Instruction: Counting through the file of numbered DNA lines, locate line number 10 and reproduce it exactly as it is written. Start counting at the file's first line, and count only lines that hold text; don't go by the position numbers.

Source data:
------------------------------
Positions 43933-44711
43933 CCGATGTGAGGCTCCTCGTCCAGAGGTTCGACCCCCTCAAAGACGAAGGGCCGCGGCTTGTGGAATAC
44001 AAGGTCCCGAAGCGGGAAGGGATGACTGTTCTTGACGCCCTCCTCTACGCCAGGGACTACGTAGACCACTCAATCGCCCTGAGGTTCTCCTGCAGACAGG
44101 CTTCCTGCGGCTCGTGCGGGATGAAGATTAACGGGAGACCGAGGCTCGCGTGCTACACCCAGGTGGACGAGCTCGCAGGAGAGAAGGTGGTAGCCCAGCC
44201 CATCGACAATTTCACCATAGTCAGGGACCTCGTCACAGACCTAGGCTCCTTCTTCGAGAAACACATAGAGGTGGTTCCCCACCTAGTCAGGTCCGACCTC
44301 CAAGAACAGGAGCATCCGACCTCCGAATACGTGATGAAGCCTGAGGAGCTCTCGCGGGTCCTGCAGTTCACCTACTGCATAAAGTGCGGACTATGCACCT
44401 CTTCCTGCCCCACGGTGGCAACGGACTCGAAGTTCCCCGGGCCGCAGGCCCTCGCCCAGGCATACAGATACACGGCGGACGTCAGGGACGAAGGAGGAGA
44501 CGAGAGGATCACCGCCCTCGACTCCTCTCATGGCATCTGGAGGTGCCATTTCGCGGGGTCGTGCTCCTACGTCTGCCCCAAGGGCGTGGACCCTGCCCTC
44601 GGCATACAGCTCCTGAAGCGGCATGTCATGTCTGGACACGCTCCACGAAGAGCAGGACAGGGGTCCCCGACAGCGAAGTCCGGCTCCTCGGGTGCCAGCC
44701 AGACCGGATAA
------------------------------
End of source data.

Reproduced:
44701 AGACCGGATAA